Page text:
When deputy prime minister John Prescott rescued the Channel Tunnel Rail Link in 1998 he struck a one-off deal to guarantee that the line would be built.
London & Continental Railways was still to provide the finance through a bonds issue worth £2.65bn, but the Government stepped in to underwrite the repayment.
Railtrack was also brought in as guaranteed purchaser of the first section once it was completed in 2003.
The deal meant work could start almost immediately.
Heralded by Prescott's silver shovel, this kicked off in October 1998 with Railtrack very much embedded in the Rail Link Engineering design team.
However, the future of the second, more complex and expensive tunnelled section through east and north London has always been less certain.
Under the terms of Prescott's 1998 deal, Railtrack was given an option to purchase it. And as Railtrack pointed out last week, a final decision on this does not have to be taken until 2003.
But, the uncertainty over Railtrack's involvement is not enough to stop construction of section two from starting.
Prescott's deal has underwritten enough cash from bond issues and Government grants to keep the project in concrete and tunnel linings for some time yet.
The numbers are complex and, due to different base year indexing, do not add up. But in simplistic terms LCR is able, by arrangement with the Government, to use money generated in the first bond issue plus grants for operating the line to get things going.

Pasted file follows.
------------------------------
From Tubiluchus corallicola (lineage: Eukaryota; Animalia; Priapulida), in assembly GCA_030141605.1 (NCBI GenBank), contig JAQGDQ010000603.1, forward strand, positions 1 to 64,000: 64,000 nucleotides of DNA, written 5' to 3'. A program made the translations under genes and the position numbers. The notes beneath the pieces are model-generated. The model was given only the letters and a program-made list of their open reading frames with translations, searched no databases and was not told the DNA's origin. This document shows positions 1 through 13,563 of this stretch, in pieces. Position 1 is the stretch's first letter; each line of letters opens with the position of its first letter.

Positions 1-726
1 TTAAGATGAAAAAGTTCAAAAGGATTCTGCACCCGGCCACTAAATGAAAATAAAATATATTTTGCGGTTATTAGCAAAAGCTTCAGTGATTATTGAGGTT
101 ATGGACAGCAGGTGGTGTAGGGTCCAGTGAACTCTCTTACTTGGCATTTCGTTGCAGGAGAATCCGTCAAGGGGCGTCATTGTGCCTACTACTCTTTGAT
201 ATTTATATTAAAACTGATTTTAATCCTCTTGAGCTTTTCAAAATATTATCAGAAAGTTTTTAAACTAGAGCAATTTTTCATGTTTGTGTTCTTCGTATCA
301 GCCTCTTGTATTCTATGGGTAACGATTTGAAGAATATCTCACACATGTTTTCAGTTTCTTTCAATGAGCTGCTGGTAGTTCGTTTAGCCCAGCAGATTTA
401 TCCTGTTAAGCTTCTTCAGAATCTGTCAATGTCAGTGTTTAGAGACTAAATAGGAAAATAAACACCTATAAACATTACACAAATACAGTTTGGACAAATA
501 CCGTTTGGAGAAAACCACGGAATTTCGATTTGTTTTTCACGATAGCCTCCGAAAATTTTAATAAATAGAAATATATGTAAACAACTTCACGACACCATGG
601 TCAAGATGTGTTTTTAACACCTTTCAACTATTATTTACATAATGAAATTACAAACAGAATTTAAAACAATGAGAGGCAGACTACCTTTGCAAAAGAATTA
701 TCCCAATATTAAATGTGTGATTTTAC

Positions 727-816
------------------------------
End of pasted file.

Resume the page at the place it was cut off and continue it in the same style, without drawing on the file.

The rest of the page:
Once the first section is complete, the purchase price paid by Railtrack plus a second bond issue will help fill the coffers.
The only financing not yet arranged is to cover charges for banking facilities which were made available to cover cost over-runs. On section one the cost of this £700M overdraft facility has been met by Railtrack.
Clearly, by being part of the construction team from the start, Railtrack has been able to manage this risk and hence the cost on section one.
Similarly LCR knows that the sooner the owner of section two jumps on board, the more control it will have over costs and time scales.
Antony Oliver Construction costs Cost of section one: £1.67bn (Jan 97 prices) Cost of section two: £2.5bn (Jan 97 prices) Government grants for operation Section one: £670M (Jan 97 prices) to be released against construction milestones by 2003.
Section two: £1.1bn (Jan 97 prices) to be released against construction milestones by 2007.
Cash for construction Section one Bond issue for section one - £2.65bn (Jan 97 prices) - available.
All issued by LCR but guaranteed by the Government 10 year bonds: £1bn 20 year bonds: £1.225bn 30 year bonds: £425M Overdraft facility underwritten by Railtrack - £700M against cost over-runs on section one construction - available.
Section two Cash from sale of section one to Railtrack - £1.5bn (2003 prices) - agreed.
Bond issue for section two of around £1bn (2003 prices) - not issued but agreed that the Government will underwrite.
Financing for banking facilities to underwrite cost overruns - not yet agreed.
Income for LCR on completion of section one in 2003 Actual construction cost of railway less operator's government grant: £1.5bn (2003 prices).
LCR retains ownership of the bonds for section one.
Return on property investments and investment in Eurostar to fund interest for bond holders.
Income for LCR on completion of section two Purchaser (to be announced) pays actual construction cost at 2007 prices less operational grants previously drawn down.
LCR retains ownership of bonds for section two.
Return on property investments and profits from Eurostar to fund interest for bond holders.